Tuesday, June 19, 2018
Human Interest

What should you do when someone ticks you off at the movies?

Who hasn't gotten angry, or at least really annoyed, at people talking or using cellphones in a movie theater?

So Monday's shooting at Cobb Grove 16 in Wesley Chapel raises another question:

What should you do when someone ticks you off?

"It is a tricky world we live in these days, with other people's rudeness," Anna Post, co-author of Emily Post's Etiquette, 18th Edition, said in a telephone interview. "Sometimes people forget that it's in their power to remove themselves from an immediate situation. … They're so busy trying to force the other person to change."

On Monday, authorities say, Chad Oulson, 43, got into an argument in the theater with 71-year-old Curtis Reeves Jr., a retired Tampa police officer, who was angry that Oulson was texting during the previews. Witnesses said Oulson threw a bag of popcorn at Reeves, who then pulled out a handgun and fired once.

Oulson died at a hospital. Reeves has been charged with second-degree murder and is in the Pasco County jail, without bail.

Etiquette experts agree that using cellphones in theater auditoriums is rude, and important calls or texts should be handled out of sight and earshot in the lobby. Disturbances are handled best by moving to another seat, or informing theater management.

How management responds, though, is unpredictable. Cobb Theatres headquarters in Birmingham, Ala., didn't return calls from the Times inquiring about their procedures. But when the Cobb Grove 16 theaters opened Wednesday, security guards were on site.

The National Association of Theater Owners, charged with protecting the interests of movie exhibitors worldwide, refrains from advising members on theater etiquette issues.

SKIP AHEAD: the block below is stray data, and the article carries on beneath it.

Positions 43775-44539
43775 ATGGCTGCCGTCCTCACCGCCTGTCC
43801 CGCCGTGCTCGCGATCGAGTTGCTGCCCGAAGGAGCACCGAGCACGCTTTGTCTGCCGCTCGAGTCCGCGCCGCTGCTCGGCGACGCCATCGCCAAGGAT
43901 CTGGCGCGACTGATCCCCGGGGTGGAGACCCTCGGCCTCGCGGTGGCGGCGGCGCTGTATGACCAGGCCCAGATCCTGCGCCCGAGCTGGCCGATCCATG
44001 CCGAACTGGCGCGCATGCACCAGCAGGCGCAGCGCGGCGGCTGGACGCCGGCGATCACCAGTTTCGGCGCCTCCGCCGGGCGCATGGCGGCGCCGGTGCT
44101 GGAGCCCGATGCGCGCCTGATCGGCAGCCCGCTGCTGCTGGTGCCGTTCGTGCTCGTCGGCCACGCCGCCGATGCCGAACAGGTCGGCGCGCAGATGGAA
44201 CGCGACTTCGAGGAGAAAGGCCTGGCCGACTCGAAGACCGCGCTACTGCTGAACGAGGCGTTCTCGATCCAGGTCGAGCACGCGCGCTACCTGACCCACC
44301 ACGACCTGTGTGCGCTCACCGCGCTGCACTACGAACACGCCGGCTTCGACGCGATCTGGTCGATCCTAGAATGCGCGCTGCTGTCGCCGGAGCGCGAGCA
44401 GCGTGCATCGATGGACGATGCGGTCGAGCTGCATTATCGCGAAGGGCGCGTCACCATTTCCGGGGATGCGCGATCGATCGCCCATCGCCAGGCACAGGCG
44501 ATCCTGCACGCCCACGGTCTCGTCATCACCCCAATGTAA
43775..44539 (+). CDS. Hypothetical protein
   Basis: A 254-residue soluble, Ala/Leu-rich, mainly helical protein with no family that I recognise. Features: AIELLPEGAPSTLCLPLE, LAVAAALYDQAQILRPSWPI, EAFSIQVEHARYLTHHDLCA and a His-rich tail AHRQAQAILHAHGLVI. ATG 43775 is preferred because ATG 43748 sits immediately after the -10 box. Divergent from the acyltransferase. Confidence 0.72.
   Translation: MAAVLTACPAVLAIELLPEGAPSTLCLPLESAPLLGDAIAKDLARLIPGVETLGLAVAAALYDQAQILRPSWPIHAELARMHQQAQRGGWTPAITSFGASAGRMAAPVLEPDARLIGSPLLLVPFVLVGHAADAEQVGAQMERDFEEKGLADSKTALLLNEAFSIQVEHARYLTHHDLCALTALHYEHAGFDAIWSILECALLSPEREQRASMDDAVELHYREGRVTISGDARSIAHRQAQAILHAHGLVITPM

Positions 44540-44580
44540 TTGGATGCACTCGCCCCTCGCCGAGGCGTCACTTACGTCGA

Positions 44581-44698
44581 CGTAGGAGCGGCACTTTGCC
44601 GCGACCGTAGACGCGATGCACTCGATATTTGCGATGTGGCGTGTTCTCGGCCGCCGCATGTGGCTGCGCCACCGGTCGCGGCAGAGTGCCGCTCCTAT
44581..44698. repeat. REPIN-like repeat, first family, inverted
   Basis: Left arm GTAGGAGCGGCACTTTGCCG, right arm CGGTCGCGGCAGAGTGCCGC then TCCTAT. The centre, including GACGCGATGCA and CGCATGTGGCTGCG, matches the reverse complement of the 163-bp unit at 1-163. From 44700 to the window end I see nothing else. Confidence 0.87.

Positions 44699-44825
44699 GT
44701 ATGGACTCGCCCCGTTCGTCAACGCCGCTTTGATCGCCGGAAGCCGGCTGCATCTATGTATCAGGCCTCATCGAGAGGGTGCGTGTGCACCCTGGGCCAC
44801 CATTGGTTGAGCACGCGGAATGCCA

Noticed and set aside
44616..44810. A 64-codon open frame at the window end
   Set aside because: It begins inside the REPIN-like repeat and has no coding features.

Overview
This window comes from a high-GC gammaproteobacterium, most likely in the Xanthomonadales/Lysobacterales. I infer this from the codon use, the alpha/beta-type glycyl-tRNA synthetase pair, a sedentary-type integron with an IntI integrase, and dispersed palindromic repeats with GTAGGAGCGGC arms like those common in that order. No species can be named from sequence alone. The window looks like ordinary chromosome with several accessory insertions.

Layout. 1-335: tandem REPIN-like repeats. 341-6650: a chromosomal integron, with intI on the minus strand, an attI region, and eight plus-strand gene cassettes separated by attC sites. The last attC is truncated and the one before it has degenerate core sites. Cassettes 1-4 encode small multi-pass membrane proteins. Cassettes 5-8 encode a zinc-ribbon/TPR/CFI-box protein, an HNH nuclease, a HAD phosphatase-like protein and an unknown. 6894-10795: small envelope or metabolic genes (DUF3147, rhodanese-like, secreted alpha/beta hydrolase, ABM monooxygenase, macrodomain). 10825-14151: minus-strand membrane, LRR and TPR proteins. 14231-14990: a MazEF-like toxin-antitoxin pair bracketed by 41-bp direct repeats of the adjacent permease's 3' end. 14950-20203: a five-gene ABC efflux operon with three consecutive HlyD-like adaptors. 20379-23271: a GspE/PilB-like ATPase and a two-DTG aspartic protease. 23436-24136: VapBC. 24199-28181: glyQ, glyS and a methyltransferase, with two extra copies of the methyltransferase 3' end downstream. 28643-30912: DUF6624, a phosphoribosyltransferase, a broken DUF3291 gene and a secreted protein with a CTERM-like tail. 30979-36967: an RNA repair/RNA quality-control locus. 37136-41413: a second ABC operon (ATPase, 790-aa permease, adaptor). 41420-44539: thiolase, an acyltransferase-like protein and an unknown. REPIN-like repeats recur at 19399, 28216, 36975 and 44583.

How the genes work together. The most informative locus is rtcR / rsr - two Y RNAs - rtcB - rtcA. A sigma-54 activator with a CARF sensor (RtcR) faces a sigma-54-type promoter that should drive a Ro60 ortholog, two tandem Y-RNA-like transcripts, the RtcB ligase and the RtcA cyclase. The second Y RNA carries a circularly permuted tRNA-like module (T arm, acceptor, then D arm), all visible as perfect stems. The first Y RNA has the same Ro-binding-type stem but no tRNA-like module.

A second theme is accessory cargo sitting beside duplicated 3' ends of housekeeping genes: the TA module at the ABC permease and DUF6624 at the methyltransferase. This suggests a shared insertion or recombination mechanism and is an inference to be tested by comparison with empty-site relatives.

Patrick Corcoran, the association's vice president, said by email: "How best to deal with patron etiquette, when, whether and how to intervene, is going to vary from company to company and even theater to theater, based on their operational experience, which is going to be better informed than any guidelines we could suggest."

On Cobb's website (cobbcine bistro.com), the theater chain proclaims "zero tolerance" for 11 infractions. Violations "will result in expulsion from the premises." Both cellphone use and carrying weapons are included.

Of course, situations also become heated and elevate to confrontation.

"What happened there is scary," Post said. "It highlights the potential danger of confronting a stranger in public. Do I think that happens all the time? No. But does it happen? Yes, and this is a horrible example of how it does."

Since Monday, online bulletin boards and talk radio have buzzed with a range of caller reactions.

"Specific points were made across the board, from (the possible) stand your ground (defense) to the texting etiquette issue," said Sue Trecasse, producer of The Schnitt Show on Newsradio 970 WFLA.

"We got (calls about) how much other people get annoyed (by cellphones in theaters). But most of those calls came in tandem with the calls asking 'Why didn't (Reeves) get up and move?' "

Etiquette author and coach Patricia Rossi suggests the answer is rooted in human nature.

"All we want is to be valued and respected," Rossi said. "Obviously both parties felt they were being devalued. Moving to another seat could have been offensive to (Reeves). … (Oulson) probably felt like: 'I'm a grown man. I belong in here just like you do.'

"Some people would feel like they're giving up, being wimpy. But to me, that's always the brave act, to just resolve it with no conflict."

Meanwhile, Post said offending parties should realize their actions prompt complaints, and cooperate to settle the situation.

"We should be a lot more gracious about it, frankly," Post said. "We live in a society where it's almost this unwritten rule that we never admit when we're wrong … a society where it's amazing how rarely that someone flat-out admits they were wrong.

"Etiquette is all about how our actions impact those around us. Generally speaking we're looking for a good impact."

Or, as Rossi said: "We all need to remember when we walk out the door everyday, anywhere we go, if we value people, if we're kind and have respect for others, our life is going to go so much better."

Steve Persall can be reached at [email protected] or (727) 893-8365. Follow him on Twitter @StevePersall.

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